In Playing God, Andy Crouch argues that our allergy to power is a sign that we haven’t read the Bible very closely. For at the beginning of the biblical narrative is the commissioning of humanity to exercise power. Our image-bearing responsibility, given to us in a good creation, is to “have dominion” over creation, to fill the earth by “subduing” it. Our mission as God’s living image bearers is to tend and till the earth in order to unfurl all the potential and promise God has loaded into it. That means an awful lot of power has been entrusted to us.
But this is not a commission to go and oppress, exploit, and dominate. It is a mandate to tend, care, and steward. Power, we see, is not just force, it is potential, capability, a potency to unpack all of the potential God has folded into creation. There is no culture-making that isn’t an exercise of power. If we fail to exercise power, we fail as image-bearers. This is why Crouch contends that “the deepest form of power is creation.” He invites us to reimagine power as “creative love”—the kind of power that multiplies when it is shared, a power that empowers. This is why Pentecost is new creation, a second Eden. The promise of the ascending Jesus is an echo of the creation narrative: “You will receive power” (Acts 1:8).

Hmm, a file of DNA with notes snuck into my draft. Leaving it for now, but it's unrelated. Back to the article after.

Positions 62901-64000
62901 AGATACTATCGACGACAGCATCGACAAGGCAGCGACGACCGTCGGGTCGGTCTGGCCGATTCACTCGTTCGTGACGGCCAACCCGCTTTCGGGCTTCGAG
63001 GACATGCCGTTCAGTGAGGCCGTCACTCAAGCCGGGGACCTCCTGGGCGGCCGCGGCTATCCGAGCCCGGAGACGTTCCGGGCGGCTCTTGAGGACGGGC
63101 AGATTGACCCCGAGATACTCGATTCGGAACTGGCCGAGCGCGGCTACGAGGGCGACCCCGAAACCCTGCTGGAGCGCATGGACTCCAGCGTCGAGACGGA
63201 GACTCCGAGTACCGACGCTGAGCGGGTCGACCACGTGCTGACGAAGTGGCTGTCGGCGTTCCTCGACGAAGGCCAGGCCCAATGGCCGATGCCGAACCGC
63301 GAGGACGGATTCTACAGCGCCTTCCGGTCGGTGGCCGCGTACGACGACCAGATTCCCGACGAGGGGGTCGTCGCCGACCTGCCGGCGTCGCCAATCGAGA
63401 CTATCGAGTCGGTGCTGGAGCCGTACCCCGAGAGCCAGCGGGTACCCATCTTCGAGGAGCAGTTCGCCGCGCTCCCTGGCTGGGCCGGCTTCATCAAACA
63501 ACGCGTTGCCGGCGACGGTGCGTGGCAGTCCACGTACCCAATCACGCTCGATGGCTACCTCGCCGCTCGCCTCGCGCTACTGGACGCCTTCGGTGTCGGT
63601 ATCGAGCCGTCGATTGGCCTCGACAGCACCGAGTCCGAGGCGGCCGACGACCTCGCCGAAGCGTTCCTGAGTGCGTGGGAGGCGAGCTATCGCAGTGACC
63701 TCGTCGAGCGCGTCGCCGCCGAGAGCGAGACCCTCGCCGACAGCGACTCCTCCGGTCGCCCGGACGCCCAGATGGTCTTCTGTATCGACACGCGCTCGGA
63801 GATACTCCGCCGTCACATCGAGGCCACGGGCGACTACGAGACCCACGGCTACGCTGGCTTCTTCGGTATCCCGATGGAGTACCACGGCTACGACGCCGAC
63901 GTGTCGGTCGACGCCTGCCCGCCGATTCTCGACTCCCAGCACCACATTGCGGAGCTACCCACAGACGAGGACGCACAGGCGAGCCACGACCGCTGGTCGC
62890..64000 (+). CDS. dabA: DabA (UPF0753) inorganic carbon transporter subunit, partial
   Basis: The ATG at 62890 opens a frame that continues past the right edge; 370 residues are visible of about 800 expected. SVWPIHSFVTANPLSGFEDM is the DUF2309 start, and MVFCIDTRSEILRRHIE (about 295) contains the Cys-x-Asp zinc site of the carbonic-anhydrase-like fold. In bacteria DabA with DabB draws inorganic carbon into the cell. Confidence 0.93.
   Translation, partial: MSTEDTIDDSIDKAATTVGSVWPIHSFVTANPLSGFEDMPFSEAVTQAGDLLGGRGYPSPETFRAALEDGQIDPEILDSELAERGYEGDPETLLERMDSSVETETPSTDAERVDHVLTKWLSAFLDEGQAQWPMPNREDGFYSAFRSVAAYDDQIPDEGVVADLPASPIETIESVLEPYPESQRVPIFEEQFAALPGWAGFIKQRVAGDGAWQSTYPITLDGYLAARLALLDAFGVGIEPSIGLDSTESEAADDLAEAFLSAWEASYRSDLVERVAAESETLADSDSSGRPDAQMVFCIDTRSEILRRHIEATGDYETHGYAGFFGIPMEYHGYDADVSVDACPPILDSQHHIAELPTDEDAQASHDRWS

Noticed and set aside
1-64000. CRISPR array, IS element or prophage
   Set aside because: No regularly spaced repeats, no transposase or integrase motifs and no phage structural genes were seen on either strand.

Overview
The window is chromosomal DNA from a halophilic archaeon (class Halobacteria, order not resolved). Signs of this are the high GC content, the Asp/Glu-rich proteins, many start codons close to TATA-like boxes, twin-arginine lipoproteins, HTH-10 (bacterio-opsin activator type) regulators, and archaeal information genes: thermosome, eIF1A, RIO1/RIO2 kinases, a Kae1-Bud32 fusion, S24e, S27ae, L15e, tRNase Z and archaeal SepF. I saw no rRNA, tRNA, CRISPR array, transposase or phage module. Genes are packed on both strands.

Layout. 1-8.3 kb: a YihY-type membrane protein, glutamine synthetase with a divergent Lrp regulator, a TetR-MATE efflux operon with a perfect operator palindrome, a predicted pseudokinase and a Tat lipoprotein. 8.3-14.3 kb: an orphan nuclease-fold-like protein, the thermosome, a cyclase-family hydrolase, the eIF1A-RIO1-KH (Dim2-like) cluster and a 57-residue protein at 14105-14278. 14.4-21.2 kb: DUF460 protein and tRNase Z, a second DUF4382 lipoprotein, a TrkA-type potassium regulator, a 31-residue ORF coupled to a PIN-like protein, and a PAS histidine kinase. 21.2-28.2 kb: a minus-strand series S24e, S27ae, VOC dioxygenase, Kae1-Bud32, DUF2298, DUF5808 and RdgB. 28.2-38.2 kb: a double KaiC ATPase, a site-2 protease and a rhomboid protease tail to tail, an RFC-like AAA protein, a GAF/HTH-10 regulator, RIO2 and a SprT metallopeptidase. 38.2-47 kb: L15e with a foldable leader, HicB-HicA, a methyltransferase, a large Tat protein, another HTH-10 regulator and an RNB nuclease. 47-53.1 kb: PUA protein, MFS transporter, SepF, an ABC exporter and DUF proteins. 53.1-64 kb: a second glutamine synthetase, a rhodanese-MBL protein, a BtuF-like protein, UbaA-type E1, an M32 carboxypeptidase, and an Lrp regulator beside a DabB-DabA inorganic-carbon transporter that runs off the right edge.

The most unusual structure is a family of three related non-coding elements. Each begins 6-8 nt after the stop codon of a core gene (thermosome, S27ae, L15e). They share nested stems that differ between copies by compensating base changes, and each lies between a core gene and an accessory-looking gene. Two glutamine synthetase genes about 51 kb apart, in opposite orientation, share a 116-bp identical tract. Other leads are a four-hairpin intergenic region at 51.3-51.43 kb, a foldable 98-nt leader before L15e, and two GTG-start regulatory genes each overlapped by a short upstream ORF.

This is the sort of excellent review that is both thought-provoking but also makes me want to read the book. Worth your time.